7 Ancient Sites in Morocco That You Probably Haven’t Heard Of

Explore the many ancient sites that Morocco has to offer
Explore the many ancient sites that Morocco has to offer | © DEA / C. BALOSSINI / Getty Images
Dagney McKinney

Morocco is a country full of history. From Roman ruins to stone circles, set your history enthusiast free with this guide to the country’s best ancient sites.

The country of Morocco is over 1,200 years old, but the land itself is far more ancient. Phoenicians, Romans, Carthaginians, Christian Berbers and Muslim Arab dynasties all built empires within Morocco. The country hosts a cornucopia of ancient and prehistoric sites, perfect for history lovers.

Morocco is known for its labyrinthine old towns, colourful souks and jaw-dropping riads. While you can spend your entire trip soaking up the history of the old towns, there are plenty of important historical sites beyond the medinas. Here are seven ancient sites in Morocco worth leaving the old towns to explore.

1. Chellah (Sala Colonia)


Mosque and minaret ruined of Chellah necropolis. Rabat. Morocco.
© Photooiasson / iStock
The tawny stone ruins of the Chellah comprise one of the most visited ancient sites in Morocco. It was originally a Phoenician trade market as early as the 3rd century CE. Around 40CE, the Romans built their own city: Sala Colonia. But the Romans lost control of Sala Colonia around 250CE, and it came under Christian Berber rule before they abandoned it in 1154. After that, the Arab Muslim Almohad dynasty continued to use the site as a necropolis. Since the Chellah is in Rabat, it can easily be reached on foot or by taxi.

2. Volubilis


The Volubilis site in Morocco
© Pierre-Yves Babelon / Getty Images
Walking around Volubilis among the looming Roman ruins and large, intact mosaics, it’s easy to forget you’re in Morocco. Volubilis is widely considered the capital of the ancient Kingdom of Mauretania. The city was continually occupied between the 3rd century BCE and the 11th century and used by the Phoenicians, Carthaginians, Romans and Idrisid dynasty in different capacities. In 1997, Volubilis was added to the UNESCO World Heritage List. The best way to visit Volubilis is as a day trip from Meknes, where there are both private tours and shared taxis available.

3. Msoura

Historical Landmark

The enigmatic megalith grouping of Msoura is one of the largest remaining stone circles in the world – and possibly the burial site of one of the first Mauretanian kings. Little is known about the site, but it is believed to date back to the 3rd or 4th century BCE. There is also evidence that the stone circle has astronomical significance. Visit at your own risk, as many Moroccans believe Msoura is cursed. Since it is remote, it’s best to go to Msoura with a guide from Tangier or to hire a taxi in Asilah.

4. Phoenician Tombs

Historical Landmark

Punic Necropolis in Tangier
© Gwengoat / iStock

Although this ancient site is a popular picnic and photo spot for Tangier locals, it doesn’t get much love from tourists. It may seem glib to hang out on top of a 3,000-year-old cemetery, but it’s easy to forget where you are when you see the views. On a clear day, you can even make out Tarifa, Spain in the distance. Unfortunately, the tombs sometimes get trash caught in them, especially due to the wind. The Phoenician Tombs are located a 15-minute walk from Tangier’s Kasbah Museum, right next to Café Hafa.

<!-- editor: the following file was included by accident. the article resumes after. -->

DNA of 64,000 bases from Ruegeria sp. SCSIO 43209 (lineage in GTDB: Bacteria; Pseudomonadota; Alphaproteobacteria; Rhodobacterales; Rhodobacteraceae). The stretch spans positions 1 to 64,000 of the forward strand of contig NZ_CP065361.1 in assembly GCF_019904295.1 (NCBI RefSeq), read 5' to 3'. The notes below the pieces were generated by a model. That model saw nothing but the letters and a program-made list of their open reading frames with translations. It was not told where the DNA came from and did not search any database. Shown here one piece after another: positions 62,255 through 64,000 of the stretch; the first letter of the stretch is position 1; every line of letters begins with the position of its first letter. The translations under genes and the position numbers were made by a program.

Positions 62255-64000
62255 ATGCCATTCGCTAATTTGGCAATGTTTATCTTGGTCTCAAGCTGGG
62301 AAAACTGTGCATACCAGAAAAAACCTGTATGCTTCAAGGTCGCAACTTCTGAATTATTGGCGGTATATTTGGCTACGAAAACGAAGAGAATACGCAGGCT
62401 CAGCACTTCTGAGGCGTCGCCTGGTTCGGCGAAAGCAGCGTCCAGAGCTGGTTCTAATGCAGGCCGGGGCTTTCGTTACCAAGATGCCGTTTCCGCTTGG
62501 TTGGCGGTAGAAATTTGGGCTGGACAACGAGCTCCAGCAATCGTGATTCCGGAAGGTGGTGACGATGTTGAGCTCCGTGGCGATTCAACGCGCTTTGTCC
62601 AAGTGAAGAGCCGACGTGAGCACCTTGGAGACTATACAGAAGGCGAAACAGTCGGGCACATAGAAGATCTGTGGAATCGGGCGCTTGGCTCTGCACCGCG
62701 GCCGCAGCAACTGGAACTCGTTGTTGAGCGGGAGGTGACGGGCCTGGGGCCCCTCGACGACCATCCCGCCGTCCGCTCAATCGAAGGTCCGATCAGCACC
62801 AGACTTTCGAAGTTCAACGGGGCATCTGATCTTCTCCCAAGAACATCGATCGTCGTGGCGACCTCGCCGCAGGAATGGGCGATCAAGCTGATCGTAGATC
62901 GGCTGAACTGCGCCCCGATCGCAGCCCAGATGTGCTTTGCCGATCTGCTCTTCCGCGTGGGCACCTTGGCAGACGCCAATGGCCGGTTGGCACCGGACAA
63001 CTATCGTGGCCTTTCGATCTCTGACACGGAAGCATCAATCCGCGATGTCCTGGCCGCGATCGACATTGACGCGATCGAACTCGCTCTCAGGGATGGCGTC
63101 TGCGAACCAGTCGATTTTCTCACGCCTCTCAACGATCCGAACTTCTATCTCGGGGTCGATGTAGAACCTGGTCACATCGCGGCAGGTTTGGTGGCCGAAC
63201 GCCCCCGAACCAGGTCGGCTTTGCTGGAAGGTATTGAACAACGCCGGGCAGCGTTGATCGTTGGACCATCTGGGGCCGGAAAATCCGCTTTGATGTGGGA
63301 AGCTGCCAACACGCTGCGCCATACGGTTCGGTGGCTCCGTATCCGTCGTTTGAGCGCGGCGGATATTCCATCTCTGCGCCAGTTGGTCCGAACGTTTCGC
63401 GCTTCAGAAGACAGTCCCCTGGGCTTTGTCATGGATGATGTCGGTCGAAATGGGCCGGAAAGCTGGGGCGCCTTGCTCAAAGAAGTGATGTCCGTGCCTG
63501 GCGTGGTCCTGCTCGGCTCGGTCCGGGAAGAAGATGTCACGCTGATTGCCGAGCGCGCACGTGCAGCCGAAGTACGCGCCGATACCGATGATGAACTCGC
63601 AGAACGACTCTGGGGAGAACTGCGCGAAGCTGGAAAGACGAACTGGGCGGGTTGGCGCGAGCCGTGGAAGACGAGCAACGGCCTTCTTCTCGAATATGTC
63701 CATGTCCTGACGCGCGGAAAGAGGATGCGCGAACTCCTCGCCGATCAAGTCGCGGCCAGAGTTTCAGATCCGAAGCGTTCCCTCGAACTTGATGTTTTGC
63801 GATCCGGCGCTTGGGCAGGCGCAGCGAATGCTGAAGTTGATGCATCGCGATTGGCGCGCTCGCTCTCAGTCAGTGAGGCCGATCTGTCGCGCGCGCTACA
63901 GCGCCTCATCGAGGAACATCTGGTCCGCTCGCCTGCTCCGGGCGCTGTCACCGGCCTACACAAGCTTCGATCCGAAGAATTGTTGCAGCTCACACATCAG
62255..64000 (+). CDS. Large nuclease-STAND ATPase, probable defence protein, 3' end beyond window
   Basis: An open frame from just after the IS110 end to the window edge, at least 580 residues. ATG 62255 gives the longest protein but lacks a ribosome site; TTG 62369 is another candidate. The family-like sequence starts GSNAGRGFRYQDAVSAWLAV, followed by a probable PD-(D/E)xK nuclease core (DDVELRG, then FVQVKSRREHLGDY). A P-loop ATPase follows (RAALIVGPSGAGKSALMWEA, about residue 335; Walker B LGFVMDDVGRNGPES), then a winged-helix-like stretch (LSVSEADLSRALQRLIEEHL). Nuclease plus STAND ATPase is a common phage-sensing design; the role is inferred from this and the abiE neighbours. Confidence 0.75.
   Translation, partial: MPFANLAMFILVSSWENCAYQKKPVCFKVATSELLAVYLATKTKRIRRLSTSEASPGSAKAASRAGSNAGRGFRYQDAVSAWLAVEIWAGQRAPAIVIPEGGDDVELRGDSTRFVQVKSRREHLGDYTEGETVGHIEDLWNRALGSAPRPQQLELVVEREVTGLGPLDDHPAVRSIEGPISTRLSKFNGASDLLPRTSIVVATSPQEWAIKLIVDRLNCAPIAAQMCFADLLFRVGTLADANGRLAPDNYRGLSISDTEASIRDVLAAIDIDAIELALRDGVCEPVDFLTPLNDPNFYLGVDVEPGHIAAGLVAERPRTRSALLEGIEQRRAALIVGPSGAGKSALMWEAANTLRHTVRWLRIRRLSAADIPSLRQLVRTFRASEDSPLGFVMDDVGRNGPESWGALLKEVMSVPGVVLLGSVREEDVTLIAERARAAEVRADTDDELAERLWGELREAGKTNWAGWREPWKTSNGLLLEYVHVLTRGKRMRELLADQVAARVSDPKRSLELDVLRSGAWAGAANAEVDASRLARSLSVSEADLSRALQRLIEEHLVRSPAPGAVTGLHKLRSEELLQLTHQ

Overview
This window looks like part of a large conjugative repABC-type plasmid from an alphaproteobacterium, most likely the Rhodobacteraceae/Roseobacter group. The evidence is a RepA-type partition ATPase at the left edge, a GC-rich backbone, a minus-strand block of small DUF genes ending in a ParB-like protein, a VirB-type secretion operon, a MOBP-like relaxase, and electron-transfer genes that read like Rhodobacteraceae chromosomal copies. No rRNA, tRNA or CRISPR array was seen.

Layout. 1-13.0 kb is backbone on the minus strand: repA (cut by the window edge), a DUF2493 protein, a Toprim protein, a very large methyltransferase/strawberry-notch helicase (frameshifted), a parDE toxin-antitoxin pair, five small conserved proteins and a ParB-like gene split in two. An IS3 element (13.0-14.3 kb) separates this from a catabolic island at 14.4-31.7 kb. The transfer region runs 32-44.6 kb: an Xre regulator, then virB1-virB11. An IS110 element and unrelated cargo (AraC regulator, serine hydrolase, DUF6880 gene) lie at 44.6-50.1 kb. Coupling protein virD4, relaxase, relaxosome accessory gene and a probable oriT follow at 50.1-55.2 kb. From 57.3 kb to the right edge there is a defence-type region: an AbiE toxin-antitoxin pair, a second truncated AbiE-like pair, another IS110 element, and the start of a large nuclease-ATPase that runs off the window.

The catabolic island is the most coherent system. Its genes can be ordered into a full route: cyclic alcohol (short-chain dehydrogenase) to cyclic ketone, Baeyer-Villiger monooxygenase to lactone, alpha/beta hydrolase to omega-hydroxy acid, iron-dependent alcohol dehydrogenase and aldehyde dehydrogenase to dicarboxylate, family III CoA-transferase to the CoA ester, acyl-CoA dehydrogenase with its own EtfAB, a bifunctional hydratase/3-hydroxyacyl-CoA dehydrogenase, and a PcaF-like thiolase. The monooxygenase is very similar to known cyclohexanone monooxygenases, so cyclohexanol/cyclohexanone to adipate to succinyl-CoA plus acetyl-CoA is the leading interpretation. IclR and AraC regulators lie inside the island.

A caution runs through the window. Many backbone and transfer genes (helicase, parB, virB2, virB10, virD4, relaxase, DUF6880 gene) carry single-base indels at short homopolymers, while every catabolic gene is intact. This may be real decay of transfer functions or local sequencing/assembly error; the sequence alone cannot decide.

5. Prehistoric engravings near Ait Ouaazik

Historical Landmark

© Nicolas VINCENT / Getty Images

In the heart of the Sahara Desert are prehistoric rock carvings depicting various hunting and battle motifs and various animals. Cattle and antelopes are the most popular, but rhinos, giraffes and elephants are not uncommon. There are over 300 rock art sites around Morocco concentrated mainly in the High Atlas Mountains, and across the Sahara Desert. The site near Ait Ouaazik is one of the most accessible. It is possible to drive here, but better to go with a local guide if you are unfamiliar with Moroccan roads. Alternatively, you might be able to visit as part of a desert trek from Zagora.

6. Lixus

Historical Landmark

Lixus Roman Remains
© K.M. Westermann / Getty Images

The dusty, sun-drenched stones of Lixus were first settled by the Phoenicians over 2,000 years ago. Since then, several civilisations have controlled and built over different parts of Lixus. Local lore suggests that it was also the mythological Garden of the Hesperides. There are Roman baths, mosaic floors, an amphitheatre and a Christian church, so make sure to give yourself plenty of time to get lost amongst the jostling remnants of antiquity. The archaeological site of Lixus sits on the outskirts of Larache on the northwest coast of Morocco. It’s an hour-long walk, or a taxi ride from nearby Larache.

7. Caves of Hercules


Hercules Cave
© Zakaria El Yamni / Getty Images
Legend has it that the ancient Greek hero Hercules rested here before one of his 12 labours. This cave complex is at least 8,000 years old and was originally believed to be bottomless. It has two entrances, the more famous of which is the “Map of Africa” – a supposedly Phoenician man-made entrance that faces the sea and is shaped like the continent of Africa. The Cap Spartel lighthouse stands close to the Caves of Hercules at the entrance to the Strait of Gibraltar – the northwesternmost point of mainland Africa. It is a 15-minute car ride from Tangier.

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